Royal Commission for the Exhibition of 1851 Research Fellow
My main research interest is control of the spatial structure of light, by developing dynamic waveguide circuits. Dynamic optical circuits on waveguide “chips” will be capable of routing and processing information as light. These circuits will enable a faster and more efficient internet, probe the limits of light’s quantum nature, and help unravel its propagation through complex environments such as miniature endoscopes and biological tissue. This project is supported by a Research Fellowship from the Royal Commission.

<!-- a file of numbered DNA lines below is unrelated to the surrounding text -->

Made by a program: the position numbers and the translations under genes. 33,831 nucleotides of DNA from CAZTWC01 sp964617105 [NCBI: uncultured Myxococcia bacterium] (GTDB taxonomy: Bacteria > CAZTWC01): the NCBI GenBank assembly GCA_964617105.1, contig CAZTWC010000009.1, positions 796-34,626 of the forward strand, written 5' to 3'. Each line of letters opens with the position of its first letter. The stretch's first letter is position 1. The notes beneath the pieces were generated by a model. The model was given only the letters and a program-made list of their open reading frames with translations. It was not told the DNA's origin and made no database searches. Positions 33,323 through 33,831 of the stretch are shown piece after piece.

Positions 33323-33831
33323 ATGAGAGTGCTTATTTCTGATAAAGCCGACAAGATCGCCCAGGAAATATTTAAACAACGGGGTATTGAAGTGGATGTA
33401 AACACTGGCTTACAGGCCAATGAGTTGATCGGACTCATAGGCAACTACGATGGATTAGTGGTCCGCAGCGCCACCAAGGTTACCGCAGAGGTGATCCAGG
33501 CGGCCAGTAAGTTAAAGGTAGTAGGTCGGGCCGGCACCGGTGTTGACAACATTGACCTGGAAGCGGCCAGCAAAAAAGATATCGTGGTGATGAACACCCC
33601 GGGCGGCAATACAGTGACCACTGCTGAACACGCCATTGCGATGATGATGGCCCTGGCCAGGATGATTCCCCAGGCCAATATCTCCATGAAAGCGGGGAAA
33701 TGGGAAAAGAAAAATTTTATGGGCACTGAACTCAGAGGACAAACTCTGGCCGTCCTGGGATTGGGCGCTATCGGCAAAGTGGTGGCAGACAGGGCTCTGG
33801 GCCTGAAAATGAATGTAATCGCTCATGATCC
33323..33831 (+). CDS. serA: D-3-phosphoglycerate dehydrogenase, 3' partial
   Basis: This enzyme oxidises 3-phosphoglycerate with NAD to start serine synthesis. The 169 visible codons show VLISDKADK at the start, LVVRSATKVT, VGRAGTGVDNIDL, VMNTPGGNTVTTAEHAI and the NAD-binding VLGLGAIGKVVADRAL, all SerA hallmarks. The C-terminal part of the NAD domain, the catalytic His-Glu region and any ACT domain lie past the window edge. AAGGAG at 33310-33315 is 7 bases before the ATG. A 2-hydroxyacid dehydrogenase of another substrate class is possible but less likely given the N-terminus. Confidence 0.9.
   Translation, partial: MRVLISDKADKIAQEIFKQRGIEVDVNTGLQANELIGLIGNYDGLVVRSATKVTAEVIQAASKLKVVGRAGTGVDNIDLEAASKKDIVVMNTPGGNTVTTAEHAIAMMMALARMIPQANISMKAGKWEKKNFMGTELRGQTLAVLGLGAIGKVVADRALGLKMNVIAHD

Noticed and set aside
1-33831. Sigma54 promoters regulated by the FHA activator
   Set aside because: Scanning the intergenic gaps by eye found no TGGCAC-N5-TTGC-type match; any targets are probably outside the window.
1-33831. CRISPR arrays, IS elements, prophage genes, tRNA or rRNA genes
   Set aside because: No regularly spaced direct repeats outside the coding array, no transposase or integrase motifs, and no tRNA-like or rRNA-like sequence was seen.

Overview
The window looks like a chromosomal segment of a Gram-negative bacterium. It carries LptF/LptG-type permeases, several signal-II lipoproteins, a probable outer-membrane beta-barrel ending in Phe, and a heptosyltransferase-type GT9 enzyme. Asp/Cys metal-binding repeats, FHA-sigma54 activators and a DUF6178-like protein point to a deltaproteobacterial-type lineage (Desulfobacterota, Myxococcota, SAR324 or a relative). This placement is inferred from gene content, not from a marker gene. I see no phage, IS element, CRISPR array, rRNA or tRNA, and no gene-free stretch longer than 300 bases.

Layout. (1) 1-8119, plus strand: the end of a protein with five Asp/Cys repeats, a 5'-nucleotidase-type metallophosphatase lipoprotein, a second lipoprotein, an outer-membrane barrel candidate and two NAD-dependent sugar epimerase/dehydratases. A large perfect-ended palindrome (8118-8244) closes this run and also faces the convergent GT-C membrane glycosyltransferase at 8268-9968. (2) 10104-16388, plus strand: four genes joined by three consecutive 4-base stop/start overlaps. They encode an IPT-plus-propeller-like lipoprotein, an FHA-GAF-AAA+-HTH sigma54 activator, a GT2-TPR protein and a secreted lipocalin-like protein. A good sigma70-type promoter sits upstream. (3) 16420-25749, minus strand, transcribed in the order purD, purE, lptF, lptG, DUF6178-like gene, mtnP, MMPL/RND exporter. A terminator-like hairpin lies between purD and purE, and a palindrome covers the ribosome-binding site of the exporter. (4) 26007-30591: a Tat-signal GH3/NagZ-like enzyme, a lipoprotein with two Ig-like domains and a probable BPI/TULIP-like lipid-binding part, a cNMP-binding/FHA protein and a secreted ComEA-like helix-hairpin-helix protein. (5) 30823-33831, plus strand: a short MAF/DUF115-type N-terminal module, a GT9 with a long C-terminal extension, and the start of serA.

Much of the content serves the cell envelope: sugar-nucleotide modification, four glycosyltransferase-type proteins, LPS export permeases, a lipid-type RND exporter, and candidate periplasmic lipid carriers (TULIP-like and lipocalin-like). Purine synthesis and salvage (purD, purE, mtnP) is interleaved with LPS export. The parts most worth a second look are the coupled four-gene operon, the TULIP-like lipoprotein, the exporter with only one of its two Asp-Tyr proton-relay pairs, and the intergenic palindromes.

I also work on many aspects of the microscopy and spectroscopy work we do in the Nanophotonics Centre, particularly where experiments must be automated to collect data on thousands of individual nanoparticles. I have developed an automated microscope produced using 3D printing, capable of sub-micron positioning, which is now being commercialised by WaterScope to provide low-cost diagnostics for developing nations.
My PhD was in optical tweezers, supervised by Prof. Miles Padgett at the University of Glasgow, where I developed a number of optical tweezers systems using high-speed cameras and spatial light modulators. My control program for hologram generation "Red Tweezers" is available online, and I helped design the optical tweezers system sold by Meadowlark Optics.